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20 years ago today, Enron filed for bankruptcy

The company's stock plummeted from $90 a share to 26¢ a share in a matter of months.

HOUSTON — December 2 marks an infamous day in Houston history. If you lived it, you probably don’t need a reminder of what happened 20 years ago today: the day Enron filed for Chapter 11 bankruptcy.

The Houston-based company got its start in 1985 when Kenneth Lay merged his Houston Natural Gas with Internorth and rebranded as Enron.

In the years that followed, what had been primarily a pipeline company branched out, adding oil, electric and natural gas power, then power plants.

Jeffrey Skilling officially came into the mix in 1990, though he’d worked as a consultant for years. Around this time, Enron starts morphing into a trading business. Skilling oversaw the company’s trading operation, while one of his first hires, Andrew Fastow, managed its financing. The major players -- Lay, Skilling and Fastow -- are building Enron into a huge energy trading empire.

RELATED: Former Enron CEO reportedly starting digital energy marketplace

The company put its name on Houston’s new ballpark, Enron Field, when it opened in April 2000. In August of that year, Enron’s stock value hit $90.56, its all time high.

In the '90s, the U.S. economy experienced its longest bull market in history, basically one big boom. But booms bust and heading into 2001, more companies were competing with Enron.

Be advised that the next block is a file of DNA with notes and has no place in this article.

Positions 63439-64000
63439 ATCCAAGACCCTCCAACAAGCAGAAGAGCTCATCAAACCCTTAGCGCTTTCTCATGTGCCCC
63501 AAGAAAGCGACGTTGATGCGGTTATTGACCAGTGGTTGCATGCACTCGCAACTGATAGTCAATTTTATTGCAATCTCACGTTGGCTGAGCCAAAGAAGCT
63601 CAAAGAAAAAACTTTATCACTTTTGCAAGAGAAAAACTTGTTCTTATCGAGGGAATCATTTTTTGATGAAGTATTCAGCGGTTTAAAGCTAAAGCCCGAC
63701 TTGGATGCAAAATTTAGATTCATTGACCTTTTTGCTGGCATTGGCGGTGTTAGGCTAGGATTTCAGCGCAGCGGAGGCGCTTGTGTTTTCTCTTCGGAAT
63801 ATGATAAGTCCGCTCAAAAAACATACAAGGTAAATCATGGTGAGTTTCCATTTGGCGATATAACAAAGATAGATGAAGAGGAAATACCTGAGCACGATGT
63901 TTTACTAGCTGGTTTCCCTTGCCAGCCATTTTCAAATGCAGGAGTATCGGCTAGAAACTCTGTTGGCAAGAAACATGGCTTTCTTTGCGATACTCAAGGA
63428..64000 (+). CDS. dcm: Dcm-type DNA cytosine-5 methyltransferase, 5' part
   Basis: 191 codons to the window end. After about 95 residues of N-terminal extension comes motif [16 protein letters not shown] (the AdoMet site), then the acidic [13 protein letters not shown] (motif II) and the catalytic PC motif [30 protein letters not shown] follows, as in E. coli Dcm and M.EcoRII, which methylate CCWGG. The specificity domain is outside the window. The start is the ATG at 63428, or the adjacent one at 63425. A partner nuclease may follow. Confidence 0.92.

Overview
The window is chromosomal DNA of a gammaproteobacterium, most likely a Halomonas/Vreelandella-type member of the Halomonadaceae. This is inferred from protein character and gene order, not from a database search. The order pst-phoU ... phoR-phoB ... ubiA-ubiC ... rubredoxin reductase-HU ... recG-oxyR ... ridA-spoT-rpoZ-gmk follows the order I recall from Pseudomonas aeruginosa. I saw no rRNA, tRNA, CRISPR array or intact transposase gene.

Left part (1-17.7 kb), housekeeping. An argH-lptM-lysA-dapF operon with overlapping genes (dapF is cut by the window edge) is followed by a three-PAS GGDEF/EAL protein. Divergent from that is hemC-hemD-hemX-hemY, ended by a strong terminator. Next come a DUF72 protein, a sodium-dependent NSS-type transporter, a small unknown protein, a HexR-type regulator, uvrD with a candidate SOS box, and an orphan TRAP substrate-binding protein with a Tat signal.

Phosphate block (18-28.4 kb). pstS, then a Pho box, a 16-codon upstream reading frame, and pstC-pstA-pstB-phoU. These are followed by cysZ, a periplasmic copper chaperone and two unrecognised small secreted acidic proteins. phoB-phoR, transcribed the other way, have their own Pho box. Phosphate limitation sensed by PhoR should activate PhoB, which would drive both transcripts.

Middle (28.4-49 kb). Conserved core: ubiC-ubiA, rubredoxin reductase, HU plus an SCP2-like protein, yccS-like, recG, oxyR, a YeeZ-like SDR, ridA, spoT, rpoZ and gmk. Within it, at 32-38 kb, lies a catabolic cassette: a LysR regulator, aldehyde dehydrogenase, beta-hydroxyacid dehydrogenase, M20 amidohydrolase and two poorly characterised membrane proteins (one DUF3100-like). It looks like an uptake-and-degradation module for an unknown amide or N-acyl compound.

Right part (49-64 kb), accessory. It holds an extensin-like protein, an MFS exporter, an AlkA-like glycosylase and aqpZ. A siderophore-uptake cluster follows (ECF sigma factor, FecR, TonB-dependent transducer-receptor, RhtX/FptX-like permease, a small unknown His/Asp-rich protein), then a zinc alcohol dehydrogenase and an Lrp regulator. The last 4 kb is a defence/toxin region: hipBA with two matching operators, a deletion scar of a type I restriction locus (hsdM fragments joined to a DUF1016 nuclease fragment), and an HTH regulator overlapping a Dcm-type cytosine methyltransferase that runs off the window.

What we know now is that the company started to rely on questionable accounting practices to cover the bottom line, and the web that had taken 16 years to weave came undone fast. 

That October, Enron posted a third-quarter loss of $638 million. The stock price plummeted from $90 to 26 cents by the end of November. That’s one thing if you’re an investor. It's something else entirely if you were one of Enron’s 29,000 employees and your 401(k) was tied to that stock price.

On Dec. 1, Enron's board voted to file for bankruptcy and officially did it on Dec. 2.

RELATED: Ex-Enron CEO Jeff Skilling released from prison

In the years that followed, 22 people -- including Skilling, Lay and Fastow -- were convicted on charges related to their actions at Enron. Lay died before he was sentenced, but Skilling served 12 years. Fastow served six. Lawmakers also took action, passing a new wave of regulations to prevent other companies from doing what Enron did.

Investors definitely took a hit, but the true victims were Enron workers, who walked away with a fraction of their 401(k).

What Enron whisteblower Sherron Watkins says today

KHOU 11's Jason Miles spoke with Sherron Watkins, who 20 years ago brought Enron down.  Here are video clips from Jason's conversation with her.

What happened on Dec. 2, 2001

Whether justice was served

Explaining Enron's collapse

Thoughts on former Enron chief Ken Lay

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